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Graphene: Potential for modelling cell membrane systems

Date:
March 21, 2012
Source:
Toyohashi University of Technology
Summary:
Intriguing properties of graphene -— a single atomic-layer of carbon -— such as high electron mobility and fluorescence quenching are being exploited for biosensing and analysis of nucleotides, peptides, and proteins.
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Fig.1. (A) Scanning electron microscope image of GO flakes dropped onto a SiO2/Si substrate. (B) Atomic force microscope topography and (C) structural model of DOPC bilayer membranes on GO/SiO2/Si.
Credit: Copyright : Toyohashi University of Technology

At Toyohashi University of Technology the intriguing properties of graphene -- a single atomic-layer of carbon -- such as high electron mobility and fluorescence quenching are being exploited for biosensing and analysis of nucleotides, peptides, and proteins.

Graphene could also play an important role in the modelling of cell membranes. For example, the lipid bilayer is the fundamental structure of cell membranes, and the structure and dynamic of bilayer membranes govern the transport of materials and information in and out of cells.

Ryugo Tero and his colleagues in the Graphene Research Group at Toyohashi University of Technology have established a new procedure to fabricate artificial planar lipid membranes on graphene oxide (GO) and reduced graphene oxide (r-GO) as a means of detecting biomolecules such as lipids and proteins on and inside lipid bilayers.

An aqueous solution of GO was prepared by chemical exfoliation and dropped onto a thermally oxidized and cleaned SiO2/Si substrate (Fig.1A). The resulting GO/SiO2/Si was incubated in a vesicle suspension of phospholipid (dioleoylphosphatidylcholine: DOPC). Subsequent observation with an atomic force fluorescence microscopy (Fig.1B) and revealed the presence of two planar DOPC bilayer membranes stacked on GO with the assistance of calcium ion (5 mM), and that the DOPC bilayers on GO were fluid and continuous with the surrounding DOPC bilayers on the bare SiO2 surfaces (Fig. 1C).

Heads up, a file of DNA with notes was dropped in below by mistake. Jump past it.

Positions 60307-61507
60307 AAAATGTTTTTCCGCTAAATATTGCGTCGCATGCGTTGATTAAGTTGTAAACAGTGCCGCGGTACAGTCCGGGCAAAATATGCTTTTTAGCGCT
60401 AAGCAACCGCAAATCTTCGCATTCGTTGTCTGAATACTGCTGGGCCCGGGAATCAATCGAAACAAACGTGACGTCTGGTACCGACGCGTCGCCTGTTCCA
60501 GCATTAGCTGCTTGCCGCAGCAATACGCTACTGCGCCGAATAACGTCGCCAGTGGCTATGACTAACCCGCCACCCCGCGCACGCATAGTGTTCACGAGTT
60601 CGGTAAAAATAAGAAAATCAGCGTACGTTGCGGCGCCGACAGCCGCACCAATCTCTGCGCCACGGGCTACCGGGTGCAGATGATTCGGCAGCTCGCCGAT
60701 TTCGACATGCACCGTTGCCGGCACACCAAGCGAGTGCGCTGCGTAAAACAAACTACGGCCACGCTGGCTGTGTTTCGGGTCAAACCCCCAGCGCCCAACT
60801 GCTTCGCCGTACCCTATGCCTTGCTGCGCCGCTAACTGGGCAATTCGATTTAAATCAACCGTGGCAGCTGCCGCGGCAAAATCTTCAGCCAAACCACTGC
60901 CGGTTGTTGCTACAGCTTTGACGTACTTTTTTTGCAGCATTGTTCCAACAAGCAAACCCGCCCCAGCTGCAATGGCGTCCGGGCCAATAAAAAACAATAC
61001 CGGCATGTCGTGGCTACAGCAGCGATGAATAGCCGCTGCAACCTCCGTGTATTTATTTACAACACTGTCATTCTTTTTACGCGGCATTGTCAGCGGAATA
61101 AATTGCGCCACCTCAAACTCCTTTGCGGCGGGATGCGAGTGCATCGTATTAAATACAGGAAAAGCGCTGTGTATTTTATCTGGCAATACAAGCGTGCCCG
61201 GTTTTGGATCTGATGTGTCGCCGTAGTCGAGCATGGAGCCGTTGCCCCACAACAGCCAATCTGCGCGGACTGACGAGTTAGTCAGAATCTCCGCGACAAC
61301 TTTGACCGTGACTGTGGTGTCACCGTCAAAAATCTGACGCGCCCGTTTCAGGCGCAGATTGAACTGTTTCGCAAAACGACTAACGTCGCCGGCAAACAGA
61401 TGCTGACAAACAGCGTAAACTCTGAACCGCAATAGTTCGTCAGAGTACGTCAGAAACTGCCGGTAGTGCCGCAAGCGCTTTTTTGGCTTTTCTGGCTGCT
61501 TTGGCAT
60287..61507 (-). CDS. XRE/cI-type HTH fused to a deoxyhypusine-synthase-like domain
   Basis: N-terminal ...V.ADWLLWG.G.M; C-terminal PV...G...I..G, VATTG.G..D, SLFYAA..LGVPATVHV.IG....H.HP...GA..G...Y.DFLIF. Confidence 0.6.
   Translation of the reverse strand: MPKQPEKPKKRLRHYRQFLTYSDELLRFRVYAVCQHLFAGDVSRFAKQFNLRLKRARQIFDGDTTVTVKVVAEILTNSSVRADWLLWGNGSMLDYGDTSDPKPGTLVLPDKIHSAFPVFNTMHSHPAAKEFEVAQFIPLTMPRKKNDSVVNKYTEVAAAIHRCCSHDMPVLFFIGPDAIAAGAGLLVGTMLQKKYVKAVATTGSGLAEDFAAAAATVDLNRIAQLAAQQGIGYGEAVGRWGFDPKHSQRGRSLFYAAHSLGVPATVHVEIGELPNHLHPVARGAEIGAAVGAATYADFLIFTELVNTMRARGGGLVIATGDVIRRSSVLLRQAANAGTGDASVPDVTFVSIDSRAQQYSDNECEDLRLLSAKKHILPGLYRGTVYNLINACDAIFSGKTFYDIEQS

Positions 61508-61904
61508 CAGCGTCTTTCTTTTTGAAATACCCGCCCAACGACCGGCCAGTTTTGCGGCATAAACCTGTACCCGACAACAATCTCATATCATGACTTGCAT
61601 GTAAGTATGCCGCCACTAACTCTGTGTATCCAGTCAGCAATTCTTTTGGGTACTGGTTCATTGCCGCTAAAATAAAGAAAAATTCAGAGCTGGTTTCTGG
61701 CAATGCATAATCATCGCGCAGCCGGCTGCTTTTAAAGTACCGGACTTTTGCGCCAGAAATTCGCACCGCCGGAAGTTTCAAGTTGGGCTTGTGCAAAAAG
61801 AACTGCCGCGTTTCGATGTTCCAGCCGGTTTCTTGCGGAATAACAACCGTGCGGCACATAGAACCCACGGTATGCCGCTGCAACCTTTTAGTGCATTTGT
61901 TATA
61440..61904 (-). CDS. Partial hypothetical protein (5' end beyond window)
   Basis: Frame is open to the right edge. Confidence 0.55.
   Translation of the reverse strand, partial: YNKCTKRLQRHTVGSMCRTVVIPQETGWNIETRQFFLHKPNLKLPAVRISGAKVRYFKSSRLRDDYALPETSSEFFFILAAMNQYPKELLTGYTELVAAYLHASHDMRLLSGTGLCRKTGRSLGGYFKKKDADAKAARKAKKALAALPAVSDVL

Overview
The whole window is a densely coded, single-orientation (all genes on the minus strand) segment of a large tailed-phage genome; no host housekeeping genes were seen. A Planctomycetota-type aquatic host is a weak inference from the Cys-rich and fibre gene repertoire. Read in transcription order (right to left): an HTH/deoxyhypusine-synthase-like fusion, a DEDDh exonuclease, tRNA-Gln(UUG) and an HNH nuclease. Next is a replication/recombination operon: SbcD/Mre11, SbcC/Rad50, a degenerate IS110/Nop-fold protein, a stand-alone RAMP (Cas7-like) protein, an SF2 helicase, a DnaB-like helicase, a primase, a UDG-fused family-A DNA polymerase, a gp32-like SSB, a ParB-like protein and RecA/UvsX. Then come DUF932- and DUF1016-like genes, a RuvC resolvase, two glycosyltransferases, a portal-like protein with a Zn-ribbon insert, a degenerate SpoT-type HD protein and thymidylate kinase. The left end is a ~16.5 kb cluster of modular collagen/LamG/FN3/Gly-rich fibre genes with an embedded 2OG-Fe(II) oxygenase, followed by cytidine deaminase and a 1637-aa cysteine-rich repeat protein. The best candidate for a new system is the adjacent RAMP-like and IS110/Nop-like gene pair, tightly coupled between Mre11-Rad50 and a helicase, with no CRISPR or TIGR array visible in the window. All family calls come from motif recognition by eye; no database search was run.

Lipid bilayer/monolayer stacking structures were obtained on hydrophobic r-GO, which was produced by reducing GO with hydrazine vapour. Artificial lipid bilayers on graphene and its derivatives could be a new cell membrane model system for the researche on fundamental processes in cell membrane reactions.

Further information

These results will be a part of the presentation in MRS (Material Research Society) Spring Meeting 2012 at San Francisco on April 12 (Symposium EE: New Functional Nanocarbon Devices).

・ Y. Okamoto, K. Tsuzuki, S. Iwasa, R. Ishikawa, A. Sandhu and R. Tero.

・ IOP Journal of Physics: Conference Series (in press).

・ K. Tsuzuki, Y. Okamoto, S. Iwasa, R. Ishikawa, A. Sandhu and R. Tero.

・ IOP Journal of Physics: Conference Series (in press).

・ Electronics-Inspired Interdisciplinary Research Institute (EIIRIS), Toyohashi University of Technology, 1-1 Hibarigaoka, Tempaku-cho, Toyohashi, Aichi 441-8580, Japan


Story Source:

The above story is based on materials provided by Toyohashi University of Technology. Note: Materials may be edited for content and length.


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Toyohashi University of Technology. "Graphene: Potential for modelling cell membrane systems." ScienceDaily. ScienceDaily, 21 March 2012. <www.sciencedaily.com/releases/2012/03/120321152558.htm>.
Toyohashi University of Technology. (2012, March 21). Graphene: Potential for modelling cell membrane systems. ScienceDaily. Retrieved April 26, 2015 from www.sciencedaily.com/releases/2012/03/120321152558.htm
Toyohashi University of Technology. "Graphene: Potential for modelling cell membrane systems." ScienceDaily. www.sciencedaily.com/releases/2012/03/120321152558.htm (accessed April 26, 2015).

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